The newly redesigned Naira notes became legal tender on December 15, 2022. However, since its circulation commenced some traders have continued to reject these notes from customers citing issues like counterfeiting.
Recall that the "increasing ease and risk of counterfeiting" of the Naira was one of the reasons why the Central Bank of Nigeria (CBN) redesigned the currency. "Indeed, recent development in photographic technology and advancements in printing devices have made counterfeiting relatively easier," Godwin Emefiele, CBN's governor, said while announcing the redesign.
To further solidify its efforts to ensure that counterfeits are not in circulation, the bank has released the details and position of the security features on the new notes.
According to a circular from the CBN, the security features on the redesigned Naira notes include:
- Intaglio: This is when the image on the naira note is incised into a surface, and the incised line or sunken area holds the ink.
- Portrait watermark: A watermark is a logo, piece of text, or signature superimposed onto a photograph. Watermarks are typically transparent, so those viewing the image can still admire it. The new naira notes’ watermark is in portrait form, as seen in the illustrations.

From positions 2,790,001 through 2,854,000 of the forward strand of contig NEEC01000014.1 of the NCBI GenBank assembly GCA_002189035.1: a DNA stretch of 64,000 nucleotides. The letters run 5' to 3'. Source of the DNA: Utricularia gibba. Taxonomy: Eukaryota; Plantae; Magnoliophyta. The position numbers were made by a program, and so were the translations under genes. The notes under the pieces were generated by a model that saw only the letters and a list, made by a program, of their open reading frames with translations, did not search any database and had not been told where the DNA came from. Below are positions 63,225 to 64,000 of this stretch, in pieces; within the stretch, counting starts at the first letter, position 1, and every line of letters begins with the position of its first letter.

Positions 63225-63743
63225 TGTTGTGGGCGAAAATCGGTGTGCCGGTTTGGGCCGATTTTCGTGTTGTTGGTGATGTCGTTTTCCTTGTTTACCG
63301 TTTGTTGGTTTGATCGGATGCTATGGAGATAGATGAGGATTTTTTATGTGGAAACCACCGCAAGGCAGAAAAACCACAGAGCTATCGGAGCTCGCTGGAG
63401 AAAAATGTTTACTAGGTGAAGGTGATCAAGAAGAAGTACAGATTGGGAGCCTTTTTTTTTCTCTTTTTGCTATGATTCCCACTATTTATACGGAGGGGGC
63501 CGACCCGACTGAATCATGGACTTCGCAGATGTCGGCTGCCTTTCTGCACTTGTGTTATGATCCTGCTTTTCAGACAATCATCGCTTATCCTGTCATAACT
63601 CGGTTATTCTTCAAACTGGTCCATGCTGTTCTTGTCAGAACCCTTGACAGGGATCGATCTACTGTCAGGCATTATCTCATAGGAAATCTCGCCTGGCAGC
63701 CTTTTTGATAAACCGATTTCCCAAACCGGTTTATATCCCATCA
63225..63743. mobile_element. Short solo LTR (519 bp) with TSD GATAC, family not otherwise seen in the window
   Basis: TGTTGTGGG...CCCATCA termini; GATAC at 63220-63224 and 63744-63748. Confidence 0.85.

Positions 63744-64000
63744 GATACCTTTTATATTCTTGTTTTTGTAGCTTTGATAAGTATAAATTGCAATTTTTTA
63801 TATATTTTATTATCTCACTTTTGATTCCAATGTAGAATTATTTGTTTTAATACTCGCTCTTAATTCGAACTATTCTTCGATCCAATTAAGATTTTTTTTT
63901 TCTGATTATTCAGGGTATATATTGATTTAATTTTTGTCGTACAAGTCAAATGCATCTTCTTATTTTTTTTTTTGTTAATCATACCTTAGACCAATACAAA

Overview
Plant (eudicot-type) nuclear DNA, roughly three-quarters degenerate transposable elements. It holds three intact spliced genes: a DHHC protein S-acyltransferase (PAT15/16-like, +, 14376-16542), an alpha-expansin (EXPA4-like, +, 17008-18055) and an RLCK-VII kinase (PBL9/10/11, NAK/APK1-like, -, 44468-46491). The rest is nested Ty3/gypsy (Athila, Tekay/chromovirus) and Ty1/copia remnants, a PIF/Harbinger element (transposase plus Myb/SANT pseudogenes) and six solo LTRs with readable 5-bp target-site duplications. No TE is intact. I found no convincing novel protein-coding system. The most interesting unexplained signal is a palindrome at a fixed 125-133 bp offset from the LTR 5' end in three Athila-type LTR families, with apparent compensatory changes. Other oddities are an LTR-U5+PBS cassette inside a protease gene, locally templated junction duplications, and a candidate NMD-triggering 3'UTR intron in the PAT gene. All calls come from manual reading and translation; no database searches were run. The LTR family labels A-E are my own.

- Optically Viable Ink (OVI): The light reflects off OVI security ink when viewed at an angle. The light makes the ink’s colour appear different compared to looking at it straight. In many use cases, OVI may be transparent when viewed directly but takes on colour when viewed at an angle. For instance, the OVI in the new naira notes changes from blue to green with a change in the view angle.
- Kinegram: This is one of the easiest ways to identify counterfeit notes. It provides quality identification and security features for the new naira notes. The Kinegram is made of an image of the Nigerian Coat of Arms in the original new ₦1000 note.
- Iridescent band: A symbol at the top of the new ₦1000 note changes when seen from different angles.
- Engraved portrait: The picture of Nnamdi Azikiwe on the new ₦500 note is being carved into a surface. The portrait is painted or sketched on the right side to enable you to identify the original.